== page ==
As coronavirus cases continue to rise across the UK, hospitals are dealing with an ever-increasing demand on their resources.

 

Dr Jenny Abthorpe is an intensive care unit registrar who works in a large teaching hospital in London.

She has written a diary for Sky News about what is happening on the front line.

Today I went to work, cycling down the country lanes to the train station and stopping briefly to appreciate the dawn chorus.

The station is deserted. I feel like a lone warrior as I step on to the train.

It has been a difficult week on our intensive care unit.

We had a number of patients die – I can’t remember ever losing this many in a week.

I can’t stop thinking about the relative of one of the patients who died – an 81-year old mother, phoning each day to enquire about her son.

She had this tremulous frail voice and she had sounded relieved when I updated her that her son was doing okay.

But now I feel physical pain as I think of the phone call made to her the day before – that her son had died.

And the fact that she wasn’t able to get to the hospital in time.

As I near the hospital, I join the army of NHS workers starting their day and feel a sense of pride and belonging.

I walk past the warning signs at the hospital entrance and then those on the doors to the ICU. I’m used to them now.

The ICU is incredibly busy, and the number of COVID-19 patients requiring critical care is rising swiftly.

Our unit is full again with 30 patients, having received six new admissions overnight.

I change into my scrubs, don my mask and receive an update on each patient.

The handover is quick and efficient. The night team of two doctors look exhausted.

We give them a round of applause to send them on their way home. Heroes.

COVID-19 patients have now filled a second ICU on site, and a new unit, created in a former high-dependency unit area, is also full.

There are now a significant number of beds in theatre recovery which are slowly being filled.

Paediatric intensive care units are taking non-COVID adult patients.

Two other ICUs are increasing their bed capacity in preparation for the surge.

Staff are being redeployed from around the hospital to join the ranks of critical care staff. And we are so grateful to them.

The morale of the department is high with support coming from every department and staff level.

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We’re beginning to know this silent enemy – the virus.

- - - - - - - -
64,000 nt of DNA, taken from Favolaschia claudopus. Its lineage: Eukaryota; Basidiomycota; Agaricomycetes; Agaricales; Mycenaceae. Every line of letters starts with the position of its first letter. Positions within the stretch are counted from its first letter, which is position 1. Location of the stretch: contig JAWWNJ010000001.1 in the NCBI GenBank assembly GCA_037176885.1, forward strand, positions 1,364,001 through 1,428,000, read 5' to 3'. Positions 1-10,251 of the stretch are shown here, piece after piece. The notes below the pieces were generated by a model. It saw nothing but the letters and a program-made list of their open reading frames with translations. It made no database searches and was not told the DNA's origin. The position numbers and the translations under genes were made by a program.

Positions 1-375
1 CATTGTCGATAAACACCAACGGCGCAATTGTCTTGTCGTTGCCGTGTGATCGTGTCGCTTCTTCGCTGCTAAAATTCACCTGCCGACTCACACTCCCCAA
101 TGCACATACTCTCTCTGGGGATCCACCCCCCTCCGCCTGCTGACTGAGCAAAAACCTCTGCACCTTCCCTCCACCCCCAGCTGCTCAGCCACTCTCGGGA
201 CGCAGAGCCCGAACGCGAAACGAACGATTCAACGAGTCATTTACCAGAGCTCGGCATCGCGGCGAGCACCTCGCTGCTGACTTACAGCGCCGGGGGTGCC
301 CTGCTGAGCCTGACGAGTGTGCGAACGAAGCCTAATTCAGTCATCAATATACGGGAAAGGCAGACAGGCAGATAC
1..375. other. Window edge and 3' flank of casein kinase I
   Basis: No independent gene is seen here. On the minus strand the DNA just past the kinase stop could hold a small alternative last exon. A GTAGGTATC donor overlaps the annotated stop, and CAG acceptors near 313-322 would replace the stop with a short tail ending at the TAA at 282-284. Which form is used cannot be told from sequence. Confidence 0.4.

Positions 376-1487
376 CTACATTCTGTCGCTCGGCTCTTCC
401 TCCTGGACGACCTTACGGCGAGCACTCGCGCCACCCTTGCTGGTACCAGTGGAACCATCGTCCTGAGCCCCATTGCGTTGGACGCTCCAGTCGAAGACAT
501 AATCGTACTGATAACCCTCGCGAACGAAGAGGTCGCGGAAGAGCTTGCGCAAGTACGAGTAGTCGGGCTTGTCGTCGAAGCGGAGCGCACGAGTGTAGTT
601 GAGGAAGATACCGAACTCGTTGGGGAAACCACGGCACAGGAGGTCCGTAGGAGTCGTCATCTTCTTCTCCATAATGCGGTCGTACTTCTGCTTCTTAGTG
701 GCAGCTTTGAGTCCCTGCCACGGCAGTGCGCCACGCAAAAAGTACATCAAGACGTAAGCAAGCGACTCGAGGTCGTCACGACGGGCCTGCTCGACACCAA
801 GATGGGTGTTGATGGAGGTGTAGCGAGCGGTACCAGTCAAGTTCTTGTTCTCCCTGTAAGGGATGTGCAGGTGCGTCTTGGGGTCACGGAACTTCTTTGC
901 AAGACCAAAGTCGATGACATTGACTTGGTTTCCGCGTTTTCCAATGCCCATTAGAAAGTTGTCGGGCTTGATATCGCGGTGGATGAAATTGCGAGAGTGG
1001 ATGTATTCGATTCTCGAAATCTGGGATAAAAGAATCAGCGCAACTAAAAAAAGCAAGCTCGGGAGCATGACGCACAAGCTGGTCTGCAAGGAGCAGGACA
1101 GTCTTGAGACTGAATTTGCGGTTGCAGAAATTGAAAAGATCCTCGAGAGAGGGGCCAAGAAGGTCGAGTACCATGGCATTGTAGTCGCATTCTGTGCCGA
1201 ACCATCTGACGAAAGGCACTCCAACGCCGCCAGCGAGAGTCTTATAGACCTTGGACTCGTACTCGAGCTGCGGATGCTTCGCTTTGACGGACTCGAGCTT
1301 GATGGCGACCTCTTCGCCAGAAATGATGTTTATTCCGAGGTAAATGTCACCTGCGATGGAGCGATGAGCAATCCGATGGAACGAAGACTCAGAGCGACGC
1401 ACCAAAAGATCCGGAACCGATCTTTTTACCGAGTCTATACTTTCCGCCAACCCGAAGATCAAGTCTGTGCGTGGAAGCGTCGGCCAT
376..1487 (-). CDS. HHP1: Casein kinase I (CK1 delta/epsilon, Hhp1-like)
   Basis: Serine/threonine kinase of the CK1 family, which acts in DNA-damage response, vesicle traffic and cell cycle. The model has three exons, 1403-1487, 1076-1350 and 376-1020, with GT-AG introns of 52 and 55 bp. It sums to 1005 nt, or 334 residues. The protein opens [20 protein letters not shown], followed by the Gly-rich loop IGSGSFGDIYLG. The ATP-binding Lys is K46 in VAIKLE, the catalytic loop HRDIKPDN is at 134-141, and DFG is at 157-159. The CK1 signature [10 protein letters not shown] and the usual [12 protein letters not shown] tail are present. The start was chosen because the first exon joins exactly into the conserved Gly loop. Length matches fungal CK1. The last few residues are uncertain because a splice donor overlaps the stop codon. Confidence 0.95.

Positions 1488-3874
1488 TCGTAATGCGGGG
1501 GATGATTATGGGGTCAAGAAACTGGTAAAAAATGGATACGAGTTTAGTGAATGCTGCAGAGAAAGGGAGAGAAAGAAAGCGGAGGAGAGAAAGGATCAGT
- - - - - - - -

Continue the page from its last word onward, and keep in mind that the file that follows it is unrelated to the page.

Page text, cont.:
Patterns are emerging, but it’s frustrating and slow.

And those patients that are doing less well, we feel at a loss to know how to halt their decline.

The day goes by in a blur.

Some patients are early on in their illness and need stabilising, life-saving care.

Last week, a new patient had arrived in ICU at 6pm, after deteriorating on the ward. He needed intubation, but the critical care outreach team were too busy to perform it there so he was brought to us.

He sat there trembling with fear, wide-eyed as he stared around him.

I had donned my PPE and went to reassure him. He was exhausted.

I managed to drift him off to sleep, reassuring him that I would see him soon, that he would be fine, we would take good care of him and that he would never be alone, with a nurse always watching over him.

He held my hand and said: See you in the morning… thank you doctor.

My heart broke a little.

Half an hour later he was stable and settled. I placed my hand on his forehead and whispered Please do well.

A quiet plea.

Others are static in their progress and we analyse their numbers and clinical picture, trying to move them forward.

Some are getting better and are nearing discharge. We have had some great successes.

A colleague and I perform a tracheostomy in a patient who has recovered, but is weak and needs slow weaning from the ventilator. But we are delighted that he has got this far.

End of shift.

An hour’s train ride and then cycle home. Two hours later I am home and showered.

Just in time to cuddle my little one and read her favourite bedtime story Spot Says Goodnight. Precious moments.

It is getting harder to switch off from work. Sleep is slow to come and nights are restless as COVID-19 fills my thoughts.

But a bit of mindless TV and debrief with my husband puts those thoughts to rest for now.

Bedtime. Ready for my on-call night shift tomorrow.

http://ooyala.news.sky.com/x4b3djajE6ojekyOcCaRvGfXu_agohts/DOcJ-FxaFrRg4gtDEwOjM3NjpvMTE79t

(c) Sky News 2020: Coronavirus: Intensive care doctor ‘can’t remember losing this many patients in a week’